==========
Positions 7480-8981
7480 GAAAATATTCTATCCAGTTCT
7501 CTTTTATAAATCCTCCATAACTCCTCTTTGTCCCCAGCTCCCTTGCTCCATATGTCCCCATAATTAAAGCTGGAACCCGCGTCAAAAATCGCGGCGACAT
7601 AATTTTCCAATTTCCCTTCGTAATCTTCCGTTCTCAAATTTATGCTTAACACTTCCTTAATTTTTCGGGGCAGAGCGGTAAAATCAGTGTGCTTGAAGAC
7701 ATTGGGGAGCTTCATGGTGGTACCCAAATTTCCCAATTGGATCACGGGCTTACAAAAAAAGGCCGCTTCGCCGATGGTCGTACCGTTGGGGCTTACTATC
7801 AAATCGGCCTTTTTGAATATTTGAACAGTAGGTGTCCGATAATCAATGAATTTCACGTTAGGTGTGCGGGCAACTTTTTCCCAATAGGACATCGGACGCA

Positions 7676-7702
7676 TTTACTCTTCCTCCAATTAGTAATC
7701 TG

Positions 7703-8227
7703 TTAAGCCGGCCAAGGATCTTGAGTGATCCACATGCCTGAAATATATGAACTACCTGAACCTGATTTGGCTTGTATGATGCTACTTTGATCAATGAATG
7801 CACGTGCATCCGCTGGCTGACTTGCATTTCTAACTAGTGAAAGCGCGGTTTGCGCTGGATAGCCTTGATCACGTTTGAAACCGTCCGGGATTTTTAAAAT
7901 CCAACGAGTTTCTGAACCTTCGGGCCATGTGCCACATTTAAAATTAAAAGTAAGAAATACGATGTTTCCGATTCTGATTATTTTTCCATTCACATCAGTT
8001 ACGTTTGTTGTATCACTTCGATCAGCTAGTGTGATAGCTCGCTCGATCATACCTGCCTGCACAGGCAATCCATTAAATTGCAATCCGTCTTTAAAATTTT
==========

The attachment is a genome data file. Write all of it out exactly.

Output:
Positions 7480-8981
7480 GAAAATATTCTATCCAGTTCT
7501 CTTTTATAAATCCTCCATAACTCCTCTTTGTCCCCAGCTCCCTTGCTCCATATGTCCCCATAATTAAAGCTGGAACCCGCGTCAAAAATCGCGGCGACAT
7601 AATTTTCCAATTTCCCTTCGTAATCTTCCGTTCTCAAATTTATGCTTAACACTTCCTTAATTTTTCGGGGCAGAGCGGTAAAATCAGTGTGCTTGAAGAC
7701 ATTGGGGAGCTTCATGGTGGTACCCAAATTTCCCAATTGGATCACGGGCTTACAAAAAAAGGCCGCTTCGCCGATGGTCGTACCGTTGGGGCTTACTATC
7801 AAATCGGCCTTTTTGAATATTTGAACAGTAGGTGTCCGATAATCAATGAATTTCACGTTAGGTGTGCGGGCAACTTTTTCCCAATAGGACATCGGACGCA

Positions 7676-7702
7676 TTTACTCTTCCTCCAATTAGTAATC
7701 TG

Positions 7703-8227
7703 TTAAGCCGGCCAAGGATCTTGAGTGATCCACATGCCTGAAATATATGAACTACCTGAACCTGATTTGGCTTGTATGATGCTACTTTGATCAATGAATG
7801 CACGTGCATCCGCTGGCTGACTTGCATTTCTAACTAGTGAAAGCGCGGTTTGCGCTGGATAGCCTTGATCACGTTTGAAACCGTCCGGGATTTTTAAAAT
7901 CCAACGAGTTTCTGAACCTTCGGGCCATGTGCCACATTTAAAATTAAAAGTAAGAAATACGATGTTTCCGATTCTGATTATTTTTCCATTCACATCAGTT
8001 ACGTTTGTTGTATCACTTCGATCAGCTAGTGTGATAGCTCGCTCGATCATACCTGCCTGCACAGGCAATCCATTAAATTGCAATCCGTCTTTAAAATTTT